Created with the help of professional historians, Svoboda 1945 tells the story of the events that followed the end of the Second World War in a small Czech village. By uncovering the past, players can explore the experiences of those who survived the war.
Charles Games brought the interesting Attentat 1942 over to Linux last month, which was meant to be a historically-accurate portrayal of life in occupied Czechoslovakia during World War 2. Svoboda 1945 promises to follow up on that concept, showing the aftermath of the war and the events following the communist takeover of the country. While the particular story of this game is fictional, the backdrop of the real events and the types of choices faced by normal people ought to present an interesting perspective that’s all too often omitted in the generalities of history books.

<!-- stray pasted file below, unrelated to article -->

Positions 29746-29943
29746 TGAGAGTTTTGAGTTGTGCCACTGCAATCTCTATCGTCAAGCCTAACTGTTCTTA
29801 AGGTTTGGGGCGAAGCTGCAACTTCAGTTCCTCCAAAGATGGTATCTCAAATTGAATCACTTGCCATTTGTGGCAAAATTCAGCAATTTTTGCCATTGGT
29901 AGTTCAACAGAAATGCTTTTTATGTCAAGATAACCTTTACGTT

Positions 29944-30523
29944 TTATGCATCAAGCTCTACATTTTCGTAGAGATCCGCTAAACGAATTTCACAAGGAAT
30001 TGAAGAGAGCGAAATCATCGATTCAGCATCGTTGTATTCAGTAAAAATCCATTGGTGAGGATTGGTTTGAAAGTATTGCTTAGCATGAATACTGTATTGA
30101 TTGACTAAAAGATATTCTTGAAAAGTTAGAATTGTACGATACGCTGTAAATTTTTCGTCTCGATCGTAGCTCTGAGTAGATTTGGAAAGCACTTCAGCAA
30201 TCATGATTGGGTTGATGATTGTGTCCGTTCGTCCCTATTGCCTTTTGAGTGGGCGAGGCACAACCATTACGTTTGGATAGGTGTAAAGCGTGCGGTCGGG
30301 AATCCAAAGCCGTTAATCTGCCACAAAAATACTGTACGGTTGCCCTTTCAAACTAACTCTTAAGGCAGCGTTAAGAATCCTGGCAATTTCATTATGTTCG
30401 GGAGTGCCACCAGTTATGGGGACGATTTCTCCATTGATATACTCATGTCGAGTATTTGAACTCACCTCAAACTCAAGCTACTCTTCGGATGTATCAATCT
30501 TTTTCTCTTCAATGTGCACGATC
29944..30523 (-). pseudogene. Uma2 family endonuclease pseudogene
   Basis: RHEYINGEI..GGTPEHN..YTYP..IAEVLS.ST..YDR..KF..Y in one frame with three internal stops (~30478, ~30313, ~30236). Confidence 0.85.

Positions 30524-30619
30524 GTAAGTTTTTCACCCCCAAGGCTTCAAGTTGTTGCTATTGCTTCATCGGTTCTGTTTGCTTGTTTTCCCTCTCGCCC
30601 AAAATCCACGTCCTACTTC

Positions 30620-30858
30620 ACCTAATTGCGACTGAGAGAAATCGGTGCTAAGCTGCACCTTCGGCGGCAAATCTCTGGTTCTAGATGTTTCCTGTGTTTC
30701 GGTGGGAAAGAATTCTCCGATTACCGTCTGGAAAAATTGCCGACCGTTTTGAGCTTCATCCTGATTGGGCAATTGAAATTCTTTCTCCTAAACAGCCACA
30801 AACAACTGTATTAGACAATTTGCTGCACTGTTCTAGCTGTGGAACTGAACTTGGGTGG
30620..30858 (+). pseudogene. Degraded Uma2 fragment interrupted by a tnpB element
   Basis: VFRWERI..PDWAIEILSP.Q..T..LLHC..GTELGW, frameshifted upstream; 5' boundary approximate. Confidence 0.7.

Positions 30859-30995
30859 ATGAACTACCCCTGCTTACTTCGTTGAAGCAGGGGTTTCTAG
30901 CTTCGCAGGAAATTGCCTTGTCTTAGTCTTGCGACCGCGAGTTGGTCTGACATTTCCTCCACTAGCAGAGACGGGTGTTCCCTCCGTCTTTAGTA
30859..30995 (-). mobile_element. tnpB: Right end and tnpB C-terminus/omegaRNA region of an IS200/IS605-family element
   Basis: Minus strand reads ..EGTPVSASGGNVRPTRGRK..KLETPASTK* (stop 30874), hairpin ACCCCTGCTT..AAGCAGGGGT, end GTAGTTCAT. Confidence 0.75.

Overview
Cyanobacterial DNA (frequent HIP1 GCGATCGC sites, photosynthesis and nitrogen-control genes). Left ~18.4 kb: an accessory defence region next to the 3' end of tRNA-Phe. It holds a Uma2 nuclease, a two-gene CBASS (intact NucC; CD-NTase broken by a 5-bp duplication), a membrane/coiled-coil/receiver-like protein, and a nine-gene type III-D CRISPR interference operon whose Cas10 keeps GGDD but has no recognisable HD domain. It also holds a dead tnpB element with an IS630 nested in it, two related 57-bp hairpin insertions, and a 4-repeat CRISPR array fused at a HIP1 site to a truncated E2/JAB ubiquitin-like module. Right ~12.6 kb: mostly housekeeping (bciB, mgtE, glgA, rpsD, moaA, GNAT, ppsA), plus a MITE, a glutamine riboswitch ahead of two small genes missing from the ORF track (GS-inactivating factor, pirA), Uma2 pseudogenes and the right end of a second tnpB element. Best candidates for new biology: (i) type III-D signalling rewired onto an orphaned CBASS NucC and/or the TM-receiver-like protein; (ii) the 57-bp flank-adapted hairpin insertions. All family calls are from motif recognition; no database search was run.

Like its predecessor, gameplay in Svoboda is a mix of dialog choices, reading diaries and other documents, full-motion videos and general exploration of surroundings. A recent news post expands on some of the systems. The game map changes dynamically as new places and important events are uncovered. Additionally, the promise of more interactive events with branching consequences has been made.
Linux is a confirmed platform at launch as well, with developers pointing out that the response of the Linux community to the port of Attentat was great. While I haven’t played Attentat yet, it’s awesome to hear that there’s a good place for a game that’s serious about its history on our platform.
Svoboda 1945 is set to release sometime later this year. You can wishlist it on Steam to follow its development.